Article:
The Thing From Another World (1951) - Who Goes There?
"An intellectual carrot! The mind boggles!"
Adapted from John W. Campbell’s 1938 novella, Who Goes There? The Thing from Another World (1951) is one of the best science fiction movies to come out of the 1950s. Produced by Howard Hawks and directed by Christian Nyby. It is full of Hawks's trademarks: fast pace, overlapping dialogue and an ability to elicit relaxed, naturalistic performances from the cast.
The North Pole. An alien spacecraft is discovered buried beneath the ice, it’s frozen occupant taken to a nearby scientific research outpost. The scientists want to thaw out the creature immediately, but Captain Hendry (Kenneth Tobey) tells everyone to wait until he receives orders from Air Force authorities. Feeling uneasy guarding the body, Corporal Barnes covers the ice block with a blanket, not realizing it is an electric blanket, and the creature thaws out…
The tension increases as the unearthly creature goes on the prowl, the audience jumps every time a door is opened. There is a gutsy performance by Margaret Sheridan as Nikki the wisecracking woman who gives as good as she gets, especially in the astonishing bondage scene.
The movie simplifies Campbell's story, removing the shape-shifting ability of the alien to create, instead, a creature that wants only to survive and attempts to do so in the only way it knows, by killing everyone in it’s path.
The scientists wish to communicate with the alien and, finding it is vegetative, attempt to grow more, the soldiers wish to destroy it and the journalist can do nothing but provide ill-thought-out commentary on the situation. Indeed, it is not until the end when they unite to destroy the thing that some form of organization appears amongst their ranks.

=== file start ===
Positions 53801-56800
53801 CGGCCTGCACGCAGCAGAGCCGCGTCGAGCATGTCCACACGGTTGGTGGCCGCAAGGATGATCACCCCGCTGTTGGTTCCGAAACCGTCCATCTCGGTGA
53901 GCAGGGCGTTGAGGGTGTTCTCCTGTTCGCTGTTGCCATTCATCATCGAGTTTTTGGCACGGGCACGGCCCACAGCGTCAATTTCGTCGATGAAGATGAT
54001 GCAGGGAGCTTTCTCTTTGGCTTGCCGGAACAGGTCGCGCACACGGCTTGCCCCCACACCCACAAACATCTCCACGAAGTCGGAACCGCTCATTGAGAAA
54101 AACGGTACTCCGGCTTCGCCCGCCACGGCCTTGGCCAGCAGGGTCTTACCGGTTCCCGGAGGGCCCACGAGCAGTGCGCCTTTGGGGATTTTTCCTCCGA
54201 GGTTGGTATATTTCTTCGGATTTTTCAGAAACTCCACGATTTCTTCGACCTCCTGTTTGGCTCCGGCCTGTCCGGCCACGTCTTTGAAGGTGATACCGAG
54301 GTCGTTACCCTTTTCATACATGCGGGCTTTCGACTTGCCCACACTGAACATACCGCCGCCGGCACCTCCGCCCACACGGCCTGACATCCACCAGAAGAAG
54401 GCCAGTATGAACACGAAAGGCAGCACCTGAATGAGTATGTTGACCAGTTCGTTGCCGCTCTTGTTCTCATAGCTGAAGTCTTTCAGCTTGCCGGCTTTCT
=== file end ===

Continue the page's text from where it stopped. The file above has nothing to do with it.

The message is clear, and is exemplified nowhere better than in the famous words that are spoken in the closing scenes of the movie - "I bring you a warning. Every one of you listening to my voice. Tell the world. Tell this to everybody wherever they are: Watch the skies. Everywhere. Keep looking. Keep watching the skies!"
Where the later John Carpenter adaptation of the story The Thing (1982) had a frightening monster created from special effects, the original film boasts James Arness in the role of the Thing. Unfortunately, the effects of the time meant that the alien looked just like what it was - a man in a suit. Nyby and Hawks wisely keep the alien off screen for most of the running time.
The movie is dark and paranoid, reflecting the Cold War mentality of the time. SF became the most obvious source of allegory and metaphor for invasion and the insidious, sinister work of other races. Aliens from other worlds became representative of the threat much closer to home.
The Thing is a classic movie that deserves its reputation as one of the most important SF movies of the 1950s. Its impact is comparable to that of Ridley Scott’s Alien (1979) and it remains essential viewing for any SF cinema fan today.
The critics wrote -
“Not since Dr Frankenstein wrought his mechanical monster has the screen had such a good time dabbling in science fiction... a movie that is generous with thrills and chills and comes up with just enough light, bantering dialogue - the kind of desperate wit which acts as a safety valve under pressing circumstances - so that the film does not appear to take itself too seriously.”(New York Times)
“Pseudo-scientific thriller, extremely well produced. In fact, so much so that the more extravagant sequences manage to squeeze some sense of conviction into their basic improbabilities.” (Picturegoer)
"A monster movie with pace, humour and a collection of beautifully timed jabs of pure horror." (NFT)
"The New York theatre at which The Thing is shown employs a pretty girl in nursing garb to care for overwrought patrons, but I think the management underestimates the capacity of metropolitan audience to withstand the spectacle of a large man swathed in bandages who pushes through breakaway scenery and emits hoarse grunts. This picture won't be really horrible until Abbott and Costello join the cast." (Robert Hatch, New Republic)